MOSCOW – A Japanese national who spied for the Soviet Union notified the Kremlin in 1941 that Tokyo was planning to start a war against the United States, a confidential Soviet intelligence document shows.
The spy, code-named “economist,” was mentioned in a special report submitted to Joseph Stalin and Foreign Minister Viachislav Molotov on Sept. 9, 1941, by the chief of the Soviet secret police, or the NKVD, the predecessor to the KGB.
According to a copy of the report, obtained recently by Kyodo News, the spy reported to the NKVD that Japanese Commerce and Industry Minister Seizo Sakonji told another government official over lunch on Sept. 2, 1941, that Japan would enter “a grave phase” in September or October if negotiations with the United States to seek a diplomatic solution failed.
The spy also quoted Sakonji as saying Japan would maintain peace with the Soviet Union in view of the deteriorating relations with Washington.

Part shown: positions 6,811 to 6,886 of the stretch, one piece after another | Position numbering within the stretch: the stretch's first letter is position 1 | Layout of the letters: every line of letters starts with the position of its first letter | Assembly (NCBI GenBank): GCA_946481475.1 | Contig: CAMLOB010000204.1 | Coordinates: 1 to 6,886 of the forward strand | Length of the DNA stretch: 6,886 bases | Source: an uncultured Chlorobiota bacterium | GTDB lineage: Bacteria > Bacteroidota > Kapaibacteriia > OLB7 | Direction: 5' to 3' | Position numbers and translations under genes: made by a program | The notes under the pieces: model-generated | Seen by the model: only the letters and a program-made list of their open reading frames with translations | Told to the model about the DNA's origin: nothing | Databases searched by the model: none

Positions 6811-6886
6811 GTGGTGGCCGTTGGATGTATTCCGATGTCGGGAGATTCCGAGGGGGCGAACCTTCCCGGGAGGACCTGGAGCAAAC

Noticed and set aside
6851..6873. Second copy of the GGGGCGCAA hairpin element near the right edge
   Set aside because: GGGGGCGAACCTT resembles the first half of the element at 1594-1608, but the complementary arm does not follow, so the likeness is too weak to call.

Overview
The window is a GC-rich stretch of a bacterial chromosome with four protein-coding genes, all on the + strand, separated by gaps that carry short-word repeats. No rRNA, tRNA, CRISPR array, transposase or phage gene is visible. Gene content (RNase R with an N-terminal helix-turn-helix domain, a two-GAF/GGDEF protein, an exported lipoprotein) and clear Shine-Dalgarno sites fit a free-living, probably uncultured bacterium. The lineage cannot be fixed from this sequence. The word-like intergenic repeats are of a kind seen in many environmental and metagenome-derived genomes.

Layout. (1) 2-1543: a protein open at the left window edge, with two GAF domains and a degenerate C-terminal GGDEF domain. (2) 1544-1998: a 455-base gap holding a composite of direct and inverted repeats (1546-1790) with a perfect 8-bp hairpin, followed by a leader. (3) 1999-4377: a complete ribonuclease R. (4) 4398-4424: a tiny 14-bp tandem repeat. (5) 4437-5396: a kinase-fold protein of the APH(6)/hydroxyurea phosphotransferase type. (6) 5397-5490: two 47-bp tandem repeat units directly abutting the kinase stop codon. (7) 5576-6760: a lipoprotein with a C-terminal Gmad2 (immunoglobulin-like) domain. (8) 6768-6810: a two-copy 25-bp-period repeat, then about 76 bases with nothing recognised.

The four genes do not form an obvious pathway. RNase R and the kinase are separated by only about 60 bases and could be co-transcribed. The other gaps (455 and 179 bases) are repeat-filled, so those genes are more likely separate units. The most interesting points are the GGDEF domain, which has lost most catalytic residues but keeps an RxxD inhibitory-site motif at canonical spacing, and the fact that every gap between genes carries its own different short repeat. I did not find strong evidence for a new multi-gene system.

Four days after the lunch, the Japanese government adopted its war policy at a conference attended by Emperor Showa.
Under the policy, Japan set early October as its deadline for ending negotiations with the United States while deciding to complete preparations for war by late October.
The Japanese government’s moves as reported by the spy roughly matched the actual sequence of events leading up to the Dec. 8, 1941, start of the war between Japan and the United States.
The spy’s identity remains unknown.
Whether Japan would start a war against the United States or against the Soviet Union was a primary concern for Moscow, which wanted Japan to choose war against Washington as the Soviets needed to focus on battling Germany.
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